Another standout that was unlike anything before it was Flashback.  The gameplay mechanics and unique visuals made this one of the most cinematic adventures of its time.  Players are forced to make time sensitive decisions where there is only one action or direct solution to the threat at hand.  Failure to figure this out ends in death.  It was punishing, but like many difficult games, incredibly rewarding and exciting once you solve the riddle and make it out alive.

 

The SNES Pixel Book Review: 16-bit Bliss - Pixelated Gamer

 

The Shooting Game

 

Lots of games on the SNES featured serious firepower, bright lasers, spaceships and what we now refer to as SHMUPS (Shoot ’em ups).  Some were arcade ports such as Gradius III.  Others space shooters came in the form of brand new IPs that would take the world by storm like Star Fox, utilizing the Super FX chip for its out of this world visuals. Another featured game in this section is one of my wife’s favorites,  Zombies Ate My Neighbors.  It was highly addictive, extremely comical and offered one of the most unique co-op experiences on the SNES.

 

 

The Fighting Game

 

There were some amazing brawlers on the SNES.  I took every opportunity to play Street Fighter II, Mortal Kombat and Killer Instinct at the arcade.  Later, fantastic ports of these titles would grace the Super Nintendo and in turn took over every weekend with fighting tournaments with friends.  These intense competitive games would bring out the best and worst of you…depending on how you were fairing that particular match.  Losing would fire up some serious motivation to learn new characters, combos and special moves.  Of course everyone had their favorite fighters.  My heavy picks were Ryu, Guile and Bison for SFII.  Scorpion, Rayden and Lui Kang were in rotation for MKII.  Orchid, Glacius and Sabrewulf were my assassins in Killer Instinct.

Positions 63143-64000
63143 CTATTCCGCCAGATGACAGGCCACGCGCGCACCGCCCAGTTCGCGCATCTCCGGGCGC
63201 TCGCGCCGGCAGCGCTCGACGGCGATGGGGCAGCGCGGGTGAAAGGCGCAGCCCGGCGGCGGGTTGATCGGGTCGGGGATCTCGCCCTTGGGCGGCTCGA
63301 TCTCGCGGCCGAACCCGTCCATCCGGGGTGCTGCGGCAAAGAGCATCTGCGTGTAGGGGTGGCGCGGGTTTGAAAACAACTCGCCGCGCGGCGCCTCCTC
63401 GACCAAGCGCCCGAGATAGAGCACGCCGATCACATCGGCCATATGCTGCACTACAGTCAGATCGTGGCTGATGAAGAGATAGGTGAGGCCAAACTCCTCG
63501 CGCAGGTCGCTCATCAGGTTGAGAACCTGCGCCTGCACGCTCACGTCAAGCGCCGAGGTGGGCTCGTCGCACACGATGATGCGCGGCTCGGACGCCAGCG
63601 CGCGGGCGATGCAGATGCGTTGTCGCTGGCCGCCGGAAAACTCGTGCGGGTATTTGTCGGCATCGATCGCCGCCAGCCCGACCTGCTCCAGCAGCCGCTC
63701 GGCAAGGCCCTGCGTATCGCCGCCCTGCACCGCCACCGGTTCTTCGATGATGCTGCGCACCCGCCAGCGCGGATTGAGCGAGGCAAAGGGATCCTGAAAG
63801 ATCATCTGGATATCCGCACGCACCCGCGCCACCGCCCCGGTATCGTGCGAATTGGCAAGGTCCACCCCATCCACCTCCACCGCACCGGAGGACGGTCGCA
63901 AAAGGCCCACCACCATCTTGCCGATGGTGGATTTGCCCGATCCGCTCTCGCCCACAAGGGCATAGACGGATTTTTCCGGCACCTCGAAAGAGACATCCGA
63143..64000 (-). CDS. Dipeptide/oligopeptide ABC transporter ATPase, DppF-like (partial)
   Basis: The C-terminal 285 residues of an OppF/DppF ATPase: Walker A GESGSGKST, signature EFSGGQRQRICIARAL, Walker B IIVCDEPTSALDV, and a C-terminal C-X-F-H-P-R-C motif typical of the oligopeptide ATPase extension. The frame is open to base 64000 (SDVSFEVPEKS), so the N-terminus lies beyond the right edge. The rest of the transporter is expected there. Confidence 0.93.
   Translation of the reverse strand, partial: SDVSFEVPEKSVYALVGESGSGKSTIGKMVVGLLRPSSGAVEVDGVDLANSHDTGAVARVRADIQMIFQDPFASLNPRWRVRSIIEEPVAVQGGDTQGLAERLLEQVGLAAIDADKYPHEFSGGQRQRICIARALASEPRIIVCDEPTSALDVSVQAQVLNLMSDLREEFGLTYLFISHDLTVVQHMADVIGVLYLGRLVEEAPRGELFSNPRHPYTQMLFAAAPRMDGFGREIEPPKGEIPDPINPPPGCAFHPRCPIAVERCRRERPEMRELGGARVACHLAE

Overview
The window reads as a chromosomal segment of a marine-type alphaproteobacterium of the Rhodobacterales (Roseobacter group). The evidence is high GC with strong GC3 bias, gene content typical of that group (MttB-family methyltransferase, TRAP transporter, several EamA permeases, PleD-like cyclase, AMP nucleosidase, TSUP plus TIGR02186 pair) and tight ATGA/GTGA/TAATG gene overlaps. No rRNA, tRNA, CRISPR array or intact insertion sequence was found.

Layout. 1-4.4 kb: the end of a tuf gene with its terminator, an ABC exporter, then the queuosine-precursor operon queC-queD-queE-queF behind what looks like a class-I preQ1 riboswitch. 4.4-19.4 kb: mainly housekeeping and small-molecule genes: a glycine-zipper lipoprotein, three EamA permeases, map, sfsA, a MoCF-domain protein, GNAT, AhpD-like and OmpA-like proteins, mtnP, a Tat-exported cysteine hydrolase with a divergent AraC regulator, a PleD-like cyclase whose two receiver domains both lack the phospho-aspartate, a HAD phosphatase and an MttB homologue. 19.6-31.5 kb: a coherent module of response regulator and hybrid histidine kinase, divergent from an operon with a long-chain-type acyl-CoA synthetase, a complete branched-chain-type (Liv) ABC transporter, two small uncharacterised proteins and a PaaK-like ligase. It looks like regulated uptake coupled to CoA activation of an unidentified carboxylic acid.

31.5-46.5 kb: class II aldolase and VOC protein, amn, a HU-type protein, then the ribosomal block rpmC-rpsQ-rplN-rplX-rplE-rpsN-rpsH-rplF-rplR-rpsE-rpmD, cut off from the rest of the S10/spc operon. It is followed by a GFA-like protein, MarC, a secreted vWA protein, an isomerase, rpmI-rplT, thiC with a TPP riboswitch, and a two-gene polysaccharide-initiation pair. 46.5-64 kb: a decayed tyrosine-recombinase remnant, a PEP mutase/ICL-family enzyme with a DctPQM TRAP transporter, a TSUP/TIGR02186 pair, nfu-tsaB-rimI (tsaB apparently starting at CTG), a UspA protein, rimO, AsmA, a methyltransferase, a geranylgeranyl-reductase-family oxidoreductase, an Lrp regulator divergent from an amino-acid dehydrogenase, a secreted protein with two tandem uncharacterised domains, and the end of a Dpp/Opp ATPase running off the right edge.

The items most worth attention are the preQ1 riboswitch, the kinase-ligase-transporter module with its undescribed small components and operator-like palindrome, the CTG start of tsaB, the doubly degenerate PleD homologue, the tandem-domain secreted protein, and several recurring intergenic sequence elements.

There were a nice variety of fighting games actual campaigns and many featured co-op modes.  Final Fight, Super Double Dragon, Super Punch-Out and Teenage Mutant Ninja Turtles IV: Turtles in Time are but a few of the amazing beat ’em ups to be found on the SNES.

 

 

Other Game Genres and Conclusion

 

What you have seen here is just a mere preview of what the game library looks like on the Super Nintendo.  Who could forget the brilliant racers on it.  One example comes to mind, Super Mario Kart…ever heard of it?  It was also the only place to play one of my favorite racers to date, F-Zero.

There were also simulators, sport titles and puzzle games to mix things up.  Owning this system gives you access to one of the greatest gaming catalogs of the 16-bit era.  The SNES Pixel Book is a visual time capsule of this console.  It tells the story of all the beloved franchises that played vital roles in the Super Nintendo’s monumental success, one pixel at a time.

 

 

The SNES Pixel Book was provided by Bitmap Books for this Review